Sander goes to collect a body and is face to face with the patient's son, who is a hospital employee. He helps the morgue technicians move his father's body to a stretcher. Sander is surprised by the firmness of his hands.
Seeing the child is a shock to reality: each body he carries belongs to someone. Sander has tried to block the painful parts of his work and has focused on logistical aspects, such as running a stretcher through a narrow entrance.
Sander feels a surge of apprehension every time the morgue phone rings. His least favorite part of the job is walking into a hospital room and finding a chaotic scene of tangled monitor cables, food scraps, and used scrubs of nurses. It is a snapshot of the patient's final moments.
April 23: The job takes its toll
Sander has not been sleeping well. He keeps thinking about the silhouette of a belly under the body bag. The movement of the skin of a lifeless body.
Your lower back hurts. Lifting a body off the lower shelf of the truck is exhausting. When you push a stretcher down curved hallways and steep ramps, it sometimes collides with the wall, causing a stab in your back.
Sander carries a slim old woman, whose body is still warm. The feeling reminds him of hugging his grandmother, who died earlier in the year.
Sander, who is studying a major in English Philology and Neuroscience, is now sure she wants to attend medical school to better understand how the human body works.
April 28: Six bodies at noon
Progress comes intermittently. Some days, there is not one deceased during his shift. On other days, he has already collected up to six bodies at noon.
A supervisor complains about a funeral director who showed up the day before with four bodies in the back of a truck, intending to pick up a body from the hospital and place it on top of the other bodies. His colleagues declined, claiming that the stacking could cause the bodies to start releasing fluids, which would be disrespectful to the families of the four patients below.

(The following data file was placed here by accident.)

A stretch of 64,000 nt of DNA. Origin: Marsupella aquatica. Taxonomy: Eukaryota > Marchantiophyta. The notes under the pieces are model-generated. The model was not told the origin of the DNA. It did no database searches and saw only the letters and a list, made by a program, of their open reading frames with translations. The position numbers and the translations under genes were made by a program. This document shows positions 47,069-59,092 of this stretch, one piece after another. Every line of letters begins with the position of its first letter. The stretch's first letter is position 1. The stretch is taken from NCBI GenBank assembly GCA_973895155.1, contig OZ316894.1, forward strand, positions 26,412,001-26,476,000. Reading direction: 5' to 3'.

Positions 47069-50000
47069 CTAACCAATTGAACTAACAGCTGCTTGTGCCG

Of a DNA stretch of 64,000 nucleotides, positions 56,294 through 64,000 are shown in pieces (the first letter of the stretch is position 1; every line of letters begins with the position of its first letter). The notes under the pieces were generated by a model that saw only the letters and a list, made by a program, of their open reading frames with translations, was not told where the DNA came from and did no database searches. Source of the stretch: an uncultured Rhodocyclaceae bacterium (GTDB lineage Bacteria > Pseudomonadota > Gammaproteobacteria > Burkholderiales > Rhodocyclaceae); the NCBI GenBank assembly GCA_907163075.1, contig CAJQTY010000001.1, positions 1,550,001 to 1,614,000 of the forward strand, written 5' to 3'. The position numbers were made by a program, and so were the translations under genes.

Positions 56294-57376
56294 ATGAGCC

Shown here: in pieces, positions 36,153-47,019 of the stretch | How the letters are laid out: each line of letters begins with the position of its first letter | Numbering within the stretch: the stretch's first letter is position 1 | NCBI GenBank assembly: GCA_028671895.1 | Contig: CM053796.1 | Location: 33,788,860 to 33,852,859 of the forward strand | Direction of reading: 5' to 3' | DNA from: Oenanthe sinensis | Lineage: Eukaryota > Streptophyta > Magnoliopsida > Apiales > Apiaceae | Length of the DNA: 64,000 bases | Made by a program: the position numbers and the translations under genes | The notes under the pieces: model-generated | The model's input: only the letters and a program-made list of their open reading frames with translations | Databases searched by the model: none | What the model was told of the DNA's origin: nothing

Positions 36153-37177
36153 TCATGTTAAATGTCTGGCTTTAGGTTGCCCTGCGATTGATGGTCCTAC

May 1st: Yellow Flowers
Before the pandemic, around 40 to 50 people died in a typical month at this hospital. In April, the death toll was seven times higher.
A relative of a Sander co-worker has died in hospital. The team clears a space for the body, makes up her face and opens the bag for her family to see. Relatives place yellow flowers, a symbol of hope, on the body.
Sander cannot hide his feelings. "It could easily have been one of my parents or my sister," he says.
When he talks to his friends on the phone, Sander struggles to explain that a good day at work is one in which only two or three people died.
Your priorities before the pandemic (getting good grades, standing out in extracurricular activities) feel alien to your current reality. Her classes, which are now online and graded with a simple “pass / fail”, end this week.
May 6: Camaraderie in the morgue
The humor inside the hospital begins to be more cheerful. Sander sees empty beds in the emergency room.
With a little more free time, the team plays music in the morgue with an old iPod. They teach each other dances.
May 8: Celebration
A truck from the medical examiner's office picks up 19 bodies to take them to the 39th Street pier in Brooklyn, a place established as a collection point for funeral directors.
Morgue workers celebrate the fact that these bodies - some of which had not been claimed by anyone - now have a destination, that they are no longer forgotten.
The day before, when one of the refrigerated trucks was finally closed, someone put on the song "Graduation (Friends Forever)" by Vitamin C. Sander joked, "This is probably going to be a better celebration than my true graduation."
May 15: Last day
It's Sander's last day at work. Only nine bodies remain in the morgue. The hospital already only has a refrigerator truck.
Sander is tested for the virus and spends the weekend walking the Columbia University campus with his friends, all wearing mouth masks. During those walks, a student feels again.
May 18: Heading home
The prospect of a virtual graduation ceremony saddens her. "Isn't it weird to miss an experience you've never really had?" He says.
The hospital calls her to give her good news. Its results are negative. Her mother drives into town to pick her up.
The results came just in time. Now Sander will be able to spend his graduation, scheduled for Tuesday, at home with his family.
* Copyright: 2020 The New York Times Company